Marbling Teacher Resources

Find Marbling educational ideas and activities

Showing 61 - 80 of 153 resources
Students research slavery in ancient Rome and compare and contrast it to slavery in the United States.  In this slavery instructional activity, students investigate the differences of slavery in different parts of the country, write a paper to report their findings, and create drawings that also depict the results of the research.
Learners take a closer look at the Parthenon. In this world monument lesson, students watch PBS video segments about the reconstruction of the Parthenon in Greece. Learners research how the ancient Greeks built the structure and discuss how reconstruction teams refinished it.
Perfect for summer camp, an after school program, or your classroom, these instructions will make tie-dying a breeze! Simple instructions and helpful images make tie dying a fun and easy project. Tip: Have learners predict the outcome of their intended design. Have them look at possible outcomes based on images, determine what they'd like to achieve, then see if they can make it happen. 
Second graders study Native American Kalapuya culture. In this American History lesson, 2nd graders discover the early inhabitants of their community. They take a field trip to Dorris Ranch.
Budding artists are introduced to a new medium for Bas Relief sculpture: block printing linoleum. They design and sculpt a dimensional piece of artwork, creating a variety of textures, lines and depths. This engaging lesson should excite your students, as the medium is so different!
Third graders explore the idea of formulating a hypothesis and designing an experiment to test the hypothesis.
Students explore buoyancy and displacement.  In this Archimedes Principle science activity, students predict which household items will float and which will sink, then test them in water. Students watch a video about Archimedes Principle, then define and explain buoyancy and displacement. Students design a boat out of aluminum foil using the principles they have learned, competing to create a boat that will hold the most cargo.
Practice the native concept of weaving with traditional classroom items. Using assorted colors of construction paper, your class will simulate how to weave. This is a great activity to connect to a Native American, Mexican, or other cultural unit.
Middle schoolers construct models of simple and complicated machines with Legos. Then they design an experiment using the scientific method. ESE modifications included.
Students complete a unit on fossils. They read and discuss informational handouts, define key vocabulary terms, answer discussion questions, create a geologic timeline and a timeline of their own life, analyze bones, and create a fossil cast.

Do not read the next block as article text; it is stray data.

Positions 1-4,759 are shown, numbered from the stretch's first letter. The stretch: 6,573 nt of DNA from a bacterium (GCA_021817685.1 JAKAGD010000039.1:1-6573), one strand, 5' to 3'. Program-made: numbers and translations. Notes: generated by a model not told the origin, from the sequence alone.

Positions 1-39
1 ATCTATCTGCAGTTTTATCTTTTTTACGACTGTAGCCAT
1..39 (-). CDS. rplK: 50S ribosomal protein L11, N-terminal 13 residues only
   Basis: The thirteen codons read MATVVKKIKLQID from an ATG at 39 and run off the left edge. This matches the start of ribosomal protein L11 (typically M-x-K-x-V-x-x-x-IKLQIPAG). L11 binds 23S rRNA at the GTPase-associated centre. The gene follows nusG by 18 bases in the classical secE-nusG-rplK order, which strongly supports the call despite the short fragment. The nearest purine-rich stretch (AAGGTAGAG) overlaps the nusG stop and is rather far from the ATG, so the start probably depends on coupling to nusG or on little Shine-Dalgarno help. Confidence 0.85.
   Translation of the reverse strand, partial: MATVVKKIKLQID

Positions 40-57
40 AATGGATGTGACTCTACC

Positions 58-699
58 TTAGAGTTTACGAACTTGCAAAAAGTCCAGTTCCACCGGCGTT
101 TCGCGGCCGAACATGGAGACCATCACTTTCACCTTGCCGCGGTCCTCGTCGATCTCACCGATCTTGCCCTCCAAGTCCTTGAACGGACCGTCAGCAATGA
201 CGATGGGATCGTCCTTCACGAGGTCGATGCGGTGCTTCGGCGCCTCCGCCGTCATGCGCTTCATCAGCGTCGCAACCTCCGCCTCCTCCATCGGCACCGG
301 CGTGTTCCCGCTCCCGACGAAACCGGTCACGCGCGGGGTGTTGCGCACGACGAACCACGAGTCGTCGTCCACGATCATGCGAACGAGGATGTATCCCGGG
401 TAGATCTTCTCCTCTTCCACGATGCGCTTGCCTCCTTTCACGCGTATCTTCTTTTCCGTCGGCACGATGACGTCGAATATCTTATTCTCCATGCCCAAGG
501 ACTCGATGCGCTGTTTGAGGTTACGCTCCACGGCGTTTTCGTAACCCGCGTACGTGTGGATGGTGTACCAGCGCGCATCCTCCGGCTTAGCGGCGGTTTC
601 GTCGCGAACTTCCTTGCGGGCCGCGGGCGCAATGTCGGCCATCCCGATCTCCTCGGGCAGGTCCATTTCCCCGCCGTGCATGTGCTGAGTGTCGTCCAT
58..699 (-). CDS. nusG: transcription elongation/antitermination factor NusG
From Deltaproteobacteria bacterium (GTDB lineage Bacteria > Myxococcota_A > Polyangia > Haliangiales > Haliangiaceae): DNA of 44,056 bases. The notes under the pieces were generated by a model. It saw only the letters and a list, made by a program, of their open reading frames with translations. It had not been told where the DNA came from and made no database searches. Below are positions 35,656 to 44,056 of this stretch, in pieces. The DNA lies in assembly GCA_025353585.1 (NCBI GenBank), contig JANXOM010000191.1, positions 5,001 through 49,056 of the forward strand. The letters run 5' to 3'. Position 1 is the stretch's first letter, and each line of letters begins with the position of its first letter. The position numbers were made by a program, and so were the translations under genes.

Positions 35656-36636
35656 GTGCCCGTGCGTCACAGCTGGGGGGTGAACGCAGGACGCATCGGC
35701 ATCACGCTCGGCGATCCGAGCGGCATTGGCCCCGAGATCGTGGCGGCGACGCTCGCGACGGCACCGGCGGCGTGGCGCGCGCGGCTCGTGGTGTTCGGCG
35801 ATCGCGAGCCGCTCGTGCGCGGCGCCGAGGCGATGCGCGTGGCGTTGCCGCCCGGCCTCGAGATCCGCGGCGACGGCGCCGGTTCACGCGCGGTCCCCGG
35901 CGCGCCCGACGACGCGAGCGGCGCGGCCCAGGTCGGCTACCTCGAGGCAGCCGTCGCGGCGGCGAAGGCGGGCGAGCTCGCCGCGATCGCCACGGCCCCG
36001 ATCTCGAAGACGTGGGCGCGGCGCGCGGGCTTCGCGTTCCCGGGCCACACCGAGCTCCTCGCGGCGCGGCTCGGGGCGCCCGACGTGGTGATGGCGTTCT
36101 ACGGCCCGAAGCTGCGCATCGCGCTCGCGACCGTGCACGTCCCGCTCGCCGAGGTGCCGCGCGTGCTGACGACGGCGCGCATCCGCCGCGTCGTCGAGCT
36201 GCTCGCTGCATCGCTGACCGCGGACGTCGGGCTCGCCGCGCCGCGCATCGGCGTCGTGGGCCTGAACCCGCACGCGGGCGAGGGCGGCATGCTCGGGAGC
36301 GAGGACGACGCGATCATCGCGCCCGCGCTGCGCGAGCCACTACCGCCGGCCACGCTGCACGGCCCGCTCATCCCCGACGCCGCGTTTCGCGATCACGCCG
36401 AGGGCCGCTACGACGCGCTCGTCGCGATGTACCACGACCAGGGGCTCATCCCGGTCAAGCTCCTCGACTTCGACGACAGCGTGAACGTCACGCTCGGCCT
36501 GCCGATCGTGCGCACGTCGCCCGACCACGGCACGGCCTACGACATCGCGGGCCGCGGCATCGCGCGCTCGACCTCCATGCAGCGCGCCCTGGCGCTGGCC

In this online interactive history worksheet, students respond to 10 short answer questions about Pablo Picasso. Students may check some of their answers on the interactive worksheet.
Students who live in the inner city are introduced to the four corners region of the United States. In groups, they examine how the region differs compared to where they live and their culture. They develop maps of the area and locate landmarks of the area. To end the lesson, they research the contributions of the Native American groups of the four corners region and examine artifacts.
Kids are asked how an Indian mandala was made. They devise a hypothesis and then use colored sand to test if their guesses were correct. They document the experience, examine a mandala, and write a comparative piece about the differences in their artistic process and the Indian monk's artistic process.
Students determine how to determine the density of an object or material that has a simple geometric shape. They apply the method for determining density to a more complex geometric shape. They complete an experiment with items that sink or float in water, develop a scatter plot, and determine densities using the graph.
Research the life of Alexander Graham Bell in groups, identifying the challenges Alexander Graham Bell faced before he invented the telephone. To end the lesson, use construction paper to make models of an old fashioned telephone.
Students read many pages about The Opera by Charles Garnier. In this opera lesson plan, students read 8 pages on the background, artwork, music, dancing, and technicalities of this opera.
Sixth graders explore Ancient Greece using resources in literature, math, social studies, and science.
Young scholars read paragraphs and study pictures to learn about museums and in particular the Musee' d'Orsay. In this museum study lesson, students study the range of activities found in a museum and the characteristics common to all museums. Young scholars also study the characteristics of the Musee' d'Orsay.
Students think more seriously about what they want to do for a living after high school. They investigate other options for success excluding the college tract. They explore the ramifications of every occupation and pursuit placing different demands on the human body.
Students examine the world of forensic science, focusing on fingerprint analysis. In the lesson, they implement a method by which fingerprints of class members are categorized and identified. Elementary students study classification systems while high school students develop systems of identification.

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